- See The long-term significance of reducing global catastrophic risks and Civilization Re-Emerging After a Catastrophic Collapse.
I'd include as part of this topic research into trends in various forms of violence over time. See e.g. The Better Angels of Our Nature and What are the implications of the offence-defence balance for trajectories of violence?
2. The history of societal collapse and recovery
Investigations into this topic could provide evidence about things like how high existential and global catastrophic risks are, how likely humanity is to recover from a collapse, how civilization might be changed by the process of collapse and recovery, and what we can do to reduce chances of collapse and/or increases chances of a positive recovery.
Some relevant sources can be found here.
3. The history of the growth, influence, collapse, etc. of various social and intellectual movements
Investigations into this topic could provide evidence relevant to what might happen to the EA movement or related movements (e.g., the rationality, animal advocacy, and AI safety communities). That could in turn help us assess how valuable an intervention that relies on the continued presence of a particular movement is, how much we should prioritise activities that would be robust to some degree of movement collapse, how valuable movement-building activities are, and what our philanthropic discount rate should be.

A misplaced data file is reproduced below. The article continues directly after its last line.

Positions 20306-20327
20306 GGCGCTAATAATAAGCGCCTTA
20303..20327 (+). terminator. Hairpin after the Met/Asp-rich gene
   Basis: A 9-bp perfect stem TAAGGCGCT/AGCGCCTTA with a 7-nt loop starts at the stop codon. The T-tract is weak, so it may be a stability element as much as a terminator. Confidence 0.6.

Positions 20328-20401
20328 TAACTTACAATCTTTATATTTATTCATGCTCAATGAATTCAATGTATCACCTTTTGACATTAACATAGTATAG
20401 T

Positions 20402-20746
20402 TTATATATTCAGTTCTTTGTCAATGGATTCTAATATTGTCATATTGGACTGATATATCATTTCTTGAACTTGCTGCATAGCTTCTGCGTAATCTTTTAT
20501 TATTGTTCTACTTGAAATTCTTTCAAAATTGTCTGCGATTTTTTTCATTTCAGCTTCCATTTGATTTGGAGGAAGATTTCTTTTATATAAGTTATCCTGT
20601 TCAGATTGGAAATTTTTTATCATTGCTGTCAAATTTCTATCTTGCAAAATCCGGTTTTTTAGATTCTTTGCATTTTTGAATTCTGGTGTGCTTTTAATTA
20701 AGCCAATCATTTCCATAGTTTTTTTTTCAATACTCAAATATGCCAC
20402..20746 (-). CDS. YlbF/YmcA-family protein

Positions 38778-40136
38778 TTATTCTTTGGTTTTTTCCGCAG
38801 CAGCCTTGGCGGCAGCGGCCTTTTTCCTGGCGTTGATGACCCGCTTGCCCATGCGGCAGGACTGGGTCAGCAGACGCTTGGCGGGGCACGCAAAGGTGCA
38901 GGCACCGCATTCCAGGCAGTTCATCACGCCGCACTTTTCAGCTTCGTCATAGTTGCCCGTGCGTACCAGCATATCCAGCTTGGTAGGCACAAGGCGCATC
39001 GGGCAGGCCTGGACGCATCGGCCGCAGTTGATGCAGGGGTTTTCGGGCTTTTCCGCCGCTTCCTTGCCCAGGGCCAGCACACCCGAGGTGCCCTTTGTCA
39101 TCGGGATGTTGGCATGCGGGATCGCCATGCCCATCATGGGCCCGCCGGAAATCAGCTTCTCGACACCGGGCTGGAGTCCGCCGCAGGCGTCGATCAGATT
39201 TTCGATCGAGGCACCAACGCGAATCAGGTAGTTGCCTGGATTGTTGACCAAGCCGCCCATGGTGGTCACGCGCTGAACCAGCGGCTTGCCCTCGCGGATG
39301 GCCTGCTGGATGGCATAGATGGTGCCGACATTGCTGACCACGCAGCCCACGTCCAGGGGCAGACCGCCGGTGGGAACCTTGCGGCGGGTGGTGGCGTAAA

In addition to informing our predictions of how certain movements might grow, have influence, collapse, etc., investigations of this topic could inform our efforts to positively influence those processes. For example, if we learn more about what factors seem to have often made the collapse of movements somewhat similar to EA more likely, we can try to avoid or counteract such factors.
Some relevant sources can be found here.
4. The history of efforts to regulate technology (or otherwise influence the direction or applications of technological development)
See here for sources related to differential progress, differential intellectual progress, and/or differential technological development.
5. The history of proliferation and nonproliferation efforts in the case of nuclear weapons or other weapons/technologies
This is of course related to the previous topic.
6. The history of predictions (especially long-range predictions and predictions of things like extinction), millenarianism, and how often people have been right vs wrong about these and other things
Investigations into this topic could give us evidence relevant to how much to trust predictions of various kinds, which is relevant to things like whether we're at the Hinge of History and how high existential risk is. We currently seem to know very little about this. See e.g. Muehlhauser, Aird, and Aird (draft; relevant section begins "How often have").
7. The history of moral circle expansion